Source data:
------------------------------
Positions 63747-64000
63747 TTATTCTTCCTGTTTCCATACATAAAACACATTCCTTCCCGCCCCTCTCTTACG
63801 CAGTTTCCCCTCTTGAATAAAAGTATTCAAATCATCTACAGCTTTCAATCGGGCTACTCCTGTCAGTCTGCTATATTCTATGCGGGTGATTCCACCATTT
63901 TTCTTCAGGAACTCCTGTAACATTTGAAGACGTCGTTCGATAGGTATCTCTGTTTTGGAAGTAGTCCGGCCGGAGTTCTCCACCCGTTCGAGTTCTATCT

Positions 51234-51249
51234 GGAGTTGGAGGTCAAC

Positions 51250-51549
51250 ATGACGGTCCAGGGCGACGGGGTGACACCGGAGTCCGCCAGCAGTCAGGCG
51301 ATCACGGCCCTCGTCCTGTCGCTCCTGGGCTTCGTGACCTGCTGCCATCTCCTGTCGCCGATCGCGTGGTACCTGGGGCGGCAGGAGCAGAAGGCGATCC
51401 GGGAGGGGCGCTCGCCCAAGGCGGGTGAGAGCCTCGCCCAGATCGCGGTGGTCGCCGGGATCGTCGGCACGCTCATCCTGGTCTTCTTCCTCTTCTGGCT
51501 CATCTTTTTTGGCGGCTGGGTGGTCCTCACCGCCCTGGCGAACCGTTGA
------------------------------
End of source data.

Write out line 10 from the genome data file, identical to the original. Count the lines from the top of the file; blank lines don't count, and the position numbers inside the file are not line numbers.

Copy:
51401 GGGAGGGGCGCTCGCCCAAGGCGGGTGAGAGCCTCGCCCAGATCGCGGTGGTCGCCGGGATCGTCGGCACGCTCATCCTGGTCTTCTTCCTCTTCTGGCT